AAO Newsletter July 1996 - Page 7
There have been several changes to IRIS in recent months that prospective
users should be aware of. The spectropolarimetry optics have now been corrected
for a slight focus error that delayed their commissioning. The system has
now been fully tested and appears to be working as expected. The Wollaston
prism used means we are limited to a 20" slit, but otherwise the use
of the polarimeter in this mode is very straightforward and similar to
taking normal H or K band grism spectra. The sensitivity figures are essentially
the same as those given in the IRIS manual for the grisms on their own.
We have taken the opportunity of this upgrade to revise some of the names
that positions for the wheels inside IRIS are known by. All the possible
combinations of lenses/filters/prisms/grisms etc can now be selected by
name (which hasn't been true for some time now). You should ask your support
scientist if you are unsure about any of this.
Two longstanding problems still remain. The array has a higher effective dark current now than when it was commissioned, caused by pixels being irradiated by the output amplifier, and this, rather than read noise, can be a fundamental limitation of the system performance in low background situations. We recommend when using the non-destructive read mode (method 4 in IRIS parlance) that no more than 20 NDRs be taken in a single exposure (a value between 10 and 20 is optimal for minimising both the read noise and this additional component that represents shot noise on the frame after a suitable dark - or more typically sky - frame has been subtracted). The minimum achievable effective read noise now appears to be ~ 70e- when taking NDRs. The read noise for a straight read (method 1) is still 130e-. The problem of increased noise is especially noticeable at shorter wavelengths with the IJ echelle. We would not recommend using the IJ echelle for any kind of faint object spectroscopy. In addition, there are increasing signs that the array is developing more bad pixels. There are several small patches of unresponsive pixels now scattered across the array. Again, this seems to be partially a wavelength dependent effect with more bad pixels obvious at shorter wavelengths. Secondly, the narrow band filter for the He I 10830Å line has a serious light leak and is unusable. Because of the increasingly poor response of the array at narrowband near 1µm, we do not intend replacing this filter. We are, however, purchasing a 1% wide filter centred on the 2.058µm He I line as an alternative.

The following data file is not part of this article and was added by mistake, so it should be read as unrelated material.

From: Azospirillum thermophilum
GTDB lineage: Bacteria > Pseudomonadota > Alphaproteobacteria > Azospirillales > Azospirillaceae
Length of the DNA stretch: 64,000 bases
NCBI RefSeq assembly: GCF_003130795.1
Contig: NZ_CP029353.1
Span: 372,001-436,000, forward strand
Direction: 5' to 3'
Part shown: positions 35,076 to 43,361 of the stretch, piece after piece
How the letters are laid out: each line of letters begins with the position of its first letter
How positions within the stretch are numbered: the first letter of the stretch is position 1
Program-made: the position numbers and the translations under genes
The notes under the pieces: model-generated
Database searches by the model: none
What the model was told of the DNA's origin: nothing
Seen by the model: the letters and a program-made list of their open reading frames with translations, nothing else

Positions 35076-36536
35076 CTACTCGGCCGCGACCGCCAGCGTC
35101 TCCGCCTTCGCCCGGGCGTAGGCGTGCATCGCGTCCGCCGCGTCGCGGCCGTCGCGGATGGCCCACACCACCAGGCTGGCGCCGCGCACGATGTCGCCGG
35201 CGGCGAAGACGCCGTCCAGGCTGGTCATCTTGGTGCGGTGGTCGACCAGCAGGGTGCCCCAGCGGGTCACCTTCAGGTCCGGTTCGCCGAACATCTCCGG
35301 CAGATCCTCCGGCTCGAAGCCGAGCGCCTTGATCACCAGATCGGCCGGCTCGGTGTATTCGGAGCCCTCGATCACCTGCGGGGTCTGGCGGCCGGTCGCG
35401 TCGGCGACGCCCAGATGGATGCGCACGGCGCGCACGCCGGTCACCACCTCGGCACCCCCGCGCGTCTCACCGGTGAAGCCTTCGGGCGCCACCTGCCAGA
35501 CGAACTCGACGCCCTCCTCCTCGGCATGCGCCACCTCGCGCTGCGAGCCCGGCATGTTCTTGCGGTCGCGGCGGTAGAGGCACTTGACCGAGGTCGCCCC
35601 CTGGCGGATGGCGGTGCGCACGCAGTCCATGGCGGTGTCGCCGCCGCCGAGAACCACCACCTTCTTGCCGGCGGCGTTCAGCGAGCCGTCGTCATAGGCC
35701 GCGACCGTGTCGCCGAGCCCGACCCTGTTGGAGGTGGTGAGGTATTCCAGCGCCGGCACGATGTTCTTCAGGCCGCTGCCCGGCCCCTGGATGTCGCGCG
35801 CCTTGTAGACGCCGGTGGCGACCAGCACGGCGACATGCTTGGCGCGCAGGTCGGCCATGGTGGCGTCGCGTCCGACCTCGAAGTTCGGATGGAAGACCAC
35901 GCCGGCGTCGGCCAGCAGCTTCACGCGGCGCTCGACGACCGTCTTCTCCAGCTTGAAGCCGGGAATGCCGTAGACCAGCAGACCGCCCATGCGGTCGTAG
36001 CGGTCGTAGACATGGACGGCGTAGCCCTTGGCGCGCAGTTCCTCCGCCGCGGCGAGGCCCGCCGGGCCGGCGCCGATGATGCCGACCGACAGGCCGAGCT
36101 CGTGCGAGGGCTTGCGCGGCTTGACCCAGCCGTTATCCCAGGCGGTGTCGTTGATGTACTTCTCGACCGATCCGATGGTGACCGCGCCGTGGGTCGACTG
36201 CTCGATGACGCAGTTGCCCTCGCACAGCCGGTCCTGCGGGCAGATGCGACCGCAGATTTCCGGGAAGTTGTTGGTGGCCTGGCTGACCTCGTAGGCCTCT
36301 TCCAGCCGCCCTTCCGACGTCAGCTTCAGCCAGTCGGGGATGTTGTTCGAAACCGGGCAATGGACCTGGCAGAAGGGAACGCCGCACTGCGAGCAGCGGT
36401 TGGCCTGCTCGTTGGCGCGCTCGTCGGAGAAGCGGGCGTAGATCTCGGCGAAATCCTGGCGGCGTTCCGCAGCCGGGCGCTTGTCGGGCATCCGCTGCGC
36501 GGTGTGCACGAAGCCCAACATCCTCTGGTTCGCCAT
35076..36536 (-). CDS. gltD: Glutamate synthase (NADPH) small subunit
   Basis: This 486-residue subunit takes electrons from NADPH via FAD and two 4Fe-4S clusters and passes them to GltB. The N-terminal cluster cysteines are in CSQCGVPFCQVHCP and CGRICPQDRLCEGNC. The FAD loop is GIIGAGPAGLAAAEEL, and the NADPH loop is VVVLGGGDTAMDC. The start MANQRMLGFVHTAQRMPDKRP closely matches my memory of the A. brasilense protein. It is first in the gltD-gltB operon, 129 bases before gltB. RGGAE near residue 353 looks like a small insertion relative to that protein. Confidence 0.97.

A new version of the IRIS manual is currently in preparation. This will
be a Web based document, and should completely supersede the previous version.
It is hoped that this new manual will be ready within the next two months,
at which time IRIS will be 'frozen' in its current configuration with no
future developments being foreseen.
Since 2dF has already exceeded the capabilities of Autofib during a
recent commissioning run, and since Autofib is complex and therefore not
simple to maintain even when off the telescope, it has now been decommissioned.
Autofib will not be discarded however in case of an unlikely major accident
involving 2dF, or more likely, to enthrall visitors during Open Days. FOCAP
is still available for special case requests (contact the Director).
Other instruments lately decommissioned are the IPCS and the instrument Interdatas. Users of high-speed photometry will need to use the ANU software package (contact Bruce Peterson at